The Mobile/Internet Revolution

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Steve Orent Executive Producer/Co-founder, Hungry Man

I can't speak for other directors, but what is really exciting and refreshing for our directors is the ability to become content providers. With the continued push toward webisodes, our directors are getting more opportunities to get involved creatively from the ground floor. We're getting invited into the process much earlier. I think what this will eventually do is continue to show creatives that most directors are tremendous creative forces, and when given the opportunity to participate earlier the juices will flow quicker and stronger.

Everyone knows most jobs are not completed in the first or second conference call. The job never really gets rolling until director and creatives are physically in a room together, hashing out ideas and solutions. The directors are also realistic, and they understand this doesn't work for every job and every creative, but we've always looked at Hungry Man spots as mini movies, and this is an opportunity to make slightly longer clips. It's great to be a director when the world is clamoring for content.

Patrick Milling Smith Co-founder/Executive Producer, Smuggler

Storytelling itself is evolving, obviously. A director cannot live just in the 30-second medium anymore to truly flourish in the new landscape of advertising. Branded content goes anywhere from 30 seconds to a couple of hours and it can live on a cinema screen or a mobile phone. The different methods of watching this content also play into key decisions on how a director must chose to grab an audience's attention and leave an impression. A director must be technically savvy and adaptable, and completely comfortable editing and working on motion graphics. I think there will be and should be more demand for the multifaceted director; not a jack of all trades but someone creatively adept in multiple practices.

I see directors staying involved now for the entire process of a production. This sort of educated collaboration can only make the quality of work better. It's also, indeed, more economical to keep as much of the process with as few people as possible. I also think that writing skills are handy for the modern director. The 30-second script is very different from longer-format storytelling, and directors who can creatively adapt and add to the scriptwriting process seem to be better positioned to grab different opportunities quickly.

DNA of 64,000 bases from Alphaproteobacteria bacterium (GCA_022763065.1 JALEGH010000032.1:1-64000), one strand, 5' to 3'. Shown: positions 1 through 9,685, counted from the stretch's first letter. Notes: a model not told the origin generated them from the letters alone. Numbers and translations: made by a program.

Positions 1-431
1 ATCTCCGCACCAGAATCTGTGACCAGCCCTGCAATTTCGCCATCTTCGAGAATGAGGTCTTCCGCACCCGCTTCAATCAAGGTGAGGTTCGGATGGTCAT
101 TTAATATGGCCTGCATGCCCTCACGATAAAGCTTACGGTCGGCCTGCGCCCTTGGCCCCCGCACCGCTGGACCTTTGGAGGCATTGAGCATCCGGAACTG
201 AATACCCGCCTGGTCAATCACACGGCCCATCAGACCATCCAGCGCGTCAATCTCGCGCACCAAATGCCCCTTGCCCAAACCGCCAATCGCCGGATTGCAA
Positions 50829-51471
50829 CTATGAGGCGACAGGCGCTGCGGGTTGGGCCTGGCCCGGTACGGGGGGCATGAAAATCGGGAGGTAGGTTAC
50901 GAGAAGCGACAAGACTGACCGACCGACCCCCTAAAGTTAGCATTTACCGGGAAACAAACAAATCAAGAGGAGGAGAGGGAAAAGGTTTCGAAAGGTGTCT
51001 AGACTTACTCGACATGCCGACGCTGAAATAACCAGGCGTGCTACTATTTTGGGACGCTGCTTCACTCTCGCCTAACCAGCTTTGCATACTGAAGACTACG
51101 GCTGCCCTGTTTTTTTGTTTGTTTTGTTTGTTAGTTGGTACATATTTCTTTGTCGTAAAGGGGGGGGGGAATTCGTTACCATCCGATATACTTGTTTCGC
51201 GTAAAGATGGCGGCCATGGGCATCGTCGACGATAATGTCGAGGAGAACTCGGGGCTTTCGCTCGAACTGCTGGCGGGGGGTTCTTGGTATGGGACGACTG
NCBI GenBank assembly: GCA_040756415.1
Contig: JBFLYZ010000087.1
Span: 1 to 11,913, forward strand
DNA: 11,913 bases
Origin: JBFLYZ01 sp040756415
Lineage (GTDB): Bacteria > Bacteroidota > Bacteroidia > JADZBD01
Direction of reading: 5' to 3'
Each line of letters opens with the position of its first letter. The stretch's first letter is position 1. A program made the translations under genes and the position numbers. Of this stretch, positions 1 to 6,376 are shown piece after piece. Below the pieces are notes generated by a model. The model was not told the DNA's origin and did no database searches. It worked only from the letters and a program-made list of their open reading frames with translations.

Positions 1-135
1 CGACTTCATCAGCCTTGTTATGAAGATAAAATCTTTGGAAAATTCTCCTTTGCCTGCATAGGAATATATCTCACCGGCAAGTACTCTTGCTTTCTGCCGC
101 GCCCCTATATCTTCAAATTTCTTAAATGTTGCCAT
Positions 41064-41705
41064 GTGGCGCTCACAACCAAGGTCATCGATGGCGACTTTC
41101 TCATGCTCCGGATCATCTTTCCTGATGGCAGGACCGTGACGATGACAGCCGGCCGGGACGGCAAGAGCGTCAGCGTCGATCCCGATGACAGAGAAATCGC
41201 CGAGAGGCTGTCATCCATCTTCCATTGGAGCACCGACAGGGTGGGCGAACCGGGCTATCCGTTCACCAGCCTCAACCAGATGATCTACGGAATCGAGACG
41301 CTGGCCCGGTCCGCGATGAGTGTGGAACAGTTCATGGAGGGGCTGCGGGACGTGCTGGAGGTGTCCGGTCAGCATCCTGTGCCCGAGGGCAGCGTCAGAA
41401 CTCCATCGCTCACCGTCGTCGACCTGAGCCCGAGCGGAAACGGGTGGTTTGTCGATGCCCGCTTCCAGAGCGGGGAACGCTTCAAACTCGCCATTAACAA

David Rolfe Director of Branded Production, DDB/Chicago

The production company as a flexible, diversified creative content culture will take the stage more than ever, so I think directors will need to take a more active role within their company. The directors who fail to do this —and those who lack the skills to do so—will fall out of the business. Directors must create creative opportunities for their company, and their companies must listen to them. There will be new directors in the fold, with evolved skill sets such as gaming know-how, long-form writing skills, digital orchestration, one-stop production skills—story creation, shooting, editing—and exec producing. So there will be fewer of them out there in general, and far fewer directors as we know them now.

I think we'll see the need for directors to have greater agency alliances with producers or CDs, while at the same time they'll need to undertake opportunities created outside the agency sphere. Agencies, as their individual project work gets bigger in scope and one-off production activity shrinks, will probably call upon a smaller body of directors for stewardship.

As for those of us hiring directors, I don't teach this in my department—the best skill a producer can learn is to focus on the unabashed pursuit of more and greater resources—but I confess I have often behaved in a "less is more" manner over the last few years, calling on a less diversified group of resources. But the business is different now for young producers—project work is getting bigger or at least more complex than I had ever thought it could be. Back in the day, I just wanted to grow up and do a killer Nike spot, or have Chris Guest do one of my ESPN spots. But now I'm trying to crack things I never dreamed of. So the resource pool shifts.
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